METEO 526 Numerical Weather Prediction

Instructor: Dr. David R. Stauffer MWF 12:20 – 1:10 pm 126 Walker Building

Meteorology 526: Numerical Weather Prediction 

  • 621 Walker Building
  • 814-863-3932
  • MWF  12:20 – 1:10 pm                                               
  • 126 Walker Building                                                          
  • Office Hours: After class and by appointment 
  • Text: Thomas T. Warner, Numerical Weather and Climate Prediction, Cambridge University Press, 2011.


Selected papers from open literature (OL)

Course handouts  

Dale R. Durran, Numerical Methods for Wave Equations in Geophysical Fluid

Dynamics, Springer.1999.  (On reserve, additional background material for course notes, printed copy (EMS Library) and e-book ( 

Course Outline: 

Topics / Reading 

  • Intro. to NWP, systems of equations for atmosphere and oceans, scale analysis, approximations to equations, averaging and filter scales, parameterization, ‘gray’ zones / 1-12, 119-121, OL
  • Map projections, model grids and vertical coordinates, generalized vertical coordinates, boundary conditions / 24-40, 89-95                96-117, OL                                                                                                                                   
  • Review of wave motions, shallow-water model, linearization, phase and group velocity, hydrostatic vs. nonhydrostatic wave modes, geostrophic adjustment  / 12-16, 236-240, OL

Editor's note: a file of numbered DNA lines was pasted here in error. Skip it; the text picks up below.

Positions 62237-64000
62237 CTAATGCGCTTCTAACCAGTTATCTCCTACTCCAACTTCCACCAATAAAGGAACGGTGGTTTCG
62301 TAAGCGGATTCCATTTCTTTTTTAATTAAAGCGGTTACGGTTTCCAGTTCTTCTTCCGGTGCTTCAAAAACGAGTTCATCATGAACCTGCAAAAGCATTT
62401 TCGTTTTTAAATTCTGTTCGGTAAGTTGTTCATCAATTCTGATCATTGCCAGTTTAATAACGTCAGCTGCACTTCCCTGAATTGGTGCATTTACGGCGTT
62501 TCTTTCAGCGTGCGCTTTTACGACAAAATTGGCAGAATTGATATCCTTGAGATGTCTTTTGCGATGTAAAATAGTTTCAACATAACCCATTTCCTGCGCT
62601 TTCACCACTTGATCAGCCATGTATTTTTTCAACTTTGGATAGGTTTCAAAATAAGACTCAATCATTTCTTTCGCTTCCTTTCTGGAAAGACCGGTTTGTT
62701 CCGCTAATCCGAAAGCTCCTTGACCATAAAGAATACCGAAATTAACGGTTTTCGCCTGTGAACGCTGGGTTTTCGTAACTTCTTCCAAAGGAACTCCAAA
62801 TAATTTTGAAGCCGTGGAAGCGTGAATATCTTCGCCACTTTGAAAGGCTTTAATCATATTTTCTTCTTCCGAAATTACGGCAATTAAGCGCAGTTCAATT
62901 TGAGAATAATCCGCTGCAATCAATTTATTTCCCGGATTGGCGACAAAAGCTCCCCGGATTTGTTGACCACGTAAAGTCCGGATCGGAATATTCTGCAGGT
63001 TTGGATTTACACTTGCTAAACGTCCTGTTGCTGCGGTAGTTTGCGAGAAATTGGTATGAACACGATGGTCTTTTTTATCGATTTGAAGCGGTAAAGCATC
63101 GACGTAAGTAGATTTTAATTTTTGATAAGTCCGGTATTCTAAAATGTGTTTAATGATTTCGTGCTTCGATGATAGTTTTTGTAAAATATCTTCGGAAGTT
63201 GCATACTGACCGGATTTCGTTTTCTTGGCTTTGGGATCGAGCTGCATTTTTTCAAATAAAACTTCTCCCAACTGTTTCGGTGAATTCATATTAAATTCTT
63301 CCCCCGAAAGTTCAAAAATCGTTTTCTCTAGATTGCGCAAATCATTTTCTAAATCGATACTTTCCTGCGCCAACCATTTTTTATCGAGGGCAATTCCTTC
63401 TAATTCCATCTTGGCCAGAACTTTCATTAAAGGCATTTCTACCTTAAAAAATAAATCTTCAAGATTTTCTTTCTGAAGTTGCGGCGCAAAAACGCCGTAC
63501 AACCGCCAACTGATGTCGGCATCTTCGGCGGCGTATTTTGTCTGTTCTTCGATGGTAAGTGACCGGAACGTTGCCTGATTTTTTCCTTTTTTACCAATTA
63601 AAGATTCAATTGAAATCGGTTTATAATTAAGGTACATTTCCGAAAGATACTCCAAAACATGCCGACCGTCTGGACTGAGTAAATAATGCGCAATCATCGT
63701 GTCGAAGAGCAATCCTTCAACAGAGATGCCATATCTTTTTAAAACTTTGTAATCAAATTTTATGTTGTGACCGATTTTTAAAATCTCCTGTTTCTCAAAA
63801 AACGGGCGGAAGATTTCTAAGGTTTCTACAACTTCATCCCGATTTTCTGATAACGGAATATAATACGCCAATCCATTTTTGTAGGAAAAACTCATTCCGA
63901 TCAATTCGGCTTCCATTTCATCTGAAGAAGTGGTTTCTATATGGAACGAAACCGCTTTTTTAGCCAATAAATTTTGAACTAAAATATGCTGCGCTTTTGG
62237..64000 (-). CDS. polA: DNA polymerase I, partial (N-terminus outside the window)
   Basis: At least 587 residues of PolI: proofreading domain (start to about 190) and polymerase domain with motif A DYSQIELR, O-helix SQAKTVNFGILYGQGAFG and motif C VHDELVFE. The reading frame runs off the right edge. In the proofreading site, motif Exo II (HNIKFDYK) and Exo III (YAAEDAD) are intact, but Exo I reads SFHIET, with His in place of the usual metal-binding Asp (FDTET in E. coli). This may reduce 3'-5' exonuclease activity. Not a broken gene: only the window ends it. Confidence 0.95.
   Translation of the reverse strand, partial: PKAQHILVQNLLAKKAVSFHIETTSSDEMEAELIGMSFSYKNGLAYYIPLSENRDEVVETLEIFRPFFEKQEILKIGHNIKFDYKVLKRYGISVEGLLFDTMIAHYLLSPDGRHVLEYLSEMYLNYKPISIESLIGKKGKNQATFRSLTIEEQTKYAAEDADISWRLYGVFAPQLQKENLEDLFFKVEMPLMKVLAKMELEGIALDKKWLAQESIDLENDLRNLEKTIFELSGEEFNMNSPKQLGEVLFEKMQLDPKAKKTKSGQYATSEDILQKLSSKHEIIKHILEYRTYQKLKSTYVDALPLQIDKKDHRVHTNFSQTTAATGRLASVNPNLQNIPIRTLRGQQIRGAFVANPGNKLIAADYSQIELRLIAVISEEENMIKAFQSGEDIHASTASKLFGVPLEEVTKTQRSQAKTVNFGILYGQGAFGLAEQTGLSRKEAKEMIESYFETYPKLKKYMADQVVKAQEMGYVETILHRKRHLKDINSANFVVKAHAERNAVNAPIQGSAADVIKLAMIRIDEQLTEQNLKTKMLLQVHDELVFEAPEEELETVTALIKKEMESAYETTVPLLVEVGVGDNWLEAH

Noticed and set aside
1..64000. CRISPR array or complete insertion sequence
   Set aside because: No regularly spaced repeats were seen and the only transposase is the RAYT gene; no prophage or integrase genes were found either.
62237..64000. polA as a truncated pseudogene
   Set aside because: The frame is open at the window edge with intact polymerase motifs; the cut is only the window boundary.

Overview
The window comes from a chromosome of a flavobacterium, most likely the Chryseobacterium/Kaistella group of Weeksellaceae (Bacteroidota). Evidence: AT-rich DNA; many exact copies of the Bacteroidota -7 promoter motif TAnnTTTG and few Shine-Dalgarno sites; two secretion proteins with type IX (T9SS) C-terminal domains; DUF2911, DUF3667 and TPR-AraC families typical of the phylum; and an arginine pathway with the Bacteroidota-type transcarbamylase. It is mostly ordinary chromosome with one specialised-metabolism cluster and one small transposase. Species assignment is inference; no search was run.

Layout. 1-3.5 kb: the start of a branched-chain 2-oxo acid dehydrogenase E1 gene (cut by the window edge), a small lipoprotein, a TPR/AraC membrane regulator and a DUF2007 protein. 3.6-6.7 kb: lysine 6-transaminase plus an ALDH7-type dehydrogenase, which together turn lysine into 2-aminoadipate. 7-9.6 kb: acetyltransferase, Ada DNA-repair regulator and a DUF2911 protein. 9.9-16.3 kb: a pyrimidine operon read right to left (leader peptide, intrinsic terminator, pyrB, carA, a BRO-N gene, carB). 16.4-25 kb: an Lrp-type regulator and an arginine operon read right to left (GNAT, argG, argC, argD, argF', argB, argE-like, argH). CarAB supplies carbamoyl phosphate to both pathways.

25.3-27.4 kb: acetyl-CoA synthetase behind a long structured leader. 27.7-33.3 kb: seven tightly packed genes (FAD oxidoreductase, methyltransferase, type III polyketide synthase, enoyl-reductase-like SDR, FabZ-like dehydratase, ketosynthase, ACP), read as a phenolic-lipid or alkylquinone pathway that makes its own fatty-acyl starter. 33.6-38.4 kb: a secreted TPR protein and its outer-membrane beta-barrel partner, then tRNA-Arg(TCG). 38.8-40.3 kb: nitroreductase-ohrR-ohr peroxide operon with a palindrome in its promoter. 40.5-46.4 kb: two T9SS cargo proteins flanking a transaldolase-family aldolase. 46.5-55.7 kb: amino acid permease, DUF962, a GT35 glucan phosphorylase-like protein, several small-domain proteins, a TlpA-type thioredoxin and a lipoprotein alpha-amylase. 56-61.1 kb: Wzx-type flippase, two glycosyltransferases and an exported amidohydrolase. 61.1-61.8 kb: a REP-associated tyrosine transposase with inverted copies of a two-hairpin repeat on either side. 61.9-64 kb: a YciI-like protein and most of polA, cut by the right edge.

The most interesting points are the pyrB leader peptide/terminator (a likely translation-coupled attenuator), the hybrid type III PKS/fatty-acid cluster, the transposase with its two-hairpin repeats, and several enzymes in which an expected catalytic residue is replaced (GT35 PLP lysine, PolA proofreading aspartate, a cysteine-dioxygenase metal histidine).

• Model initialization, objective analysis, spinup and insertion noise, nudging and digital filters, statistical (OI, Kalman filter 

    EnKF) and variational (3DVAR, 4DVAR / adjoint) methods, hybrid methods / 198-250, OL


  • Finite differences, the advection equation, truncation error,  computational modes, false (numerical) diffusion, linear numerical stability analysis / 17-23, 51-53, 58-72 
  • Numerical issues / necessities, the diffusion equation, smoothing and filtering, nonlinear, computational instability, aliasing, effective resolution / 72-89, 95
  • Series expansion methods, spectral, finite element,  pseudospectral methods / 42-51 
  • Computational efficiency and accuracy, grid-staggering, multi-step, multi-stage, time-splitting schemes, semi-Lagrangian, semi-implicit methods / 53-58, 75-80, 358-364                                                                                                                                    


  • Survey of weather / climate modeling literature: student presentations / OL
  • Ensemble methods, coupled model applications, verification methods, model analysis  techniques / 252-282, 378-400, 294-319, 343-357


*Basic shallow water model code / graphics software will be provided to the class 


  • EXAMS (2) - 50%
  • Problem sets, shallow-water / idealized WRF model assignments - 10%
  • Student presentation - 15 %
  • Final paper – Extended shallow-water / WRF model studies - 25 %

Academic Integrity: 

Students in this class are expected to write up their problem sets / modeling studies individually, to work the exams on their own, and to write their papers in their own words using their results and proper citations.  Class members may work on the problem sets in groups, but then each student must write up the answers separately.  Please see: Earth and Mineral Sciences Academic Integrity Policy, which is adopted by this course: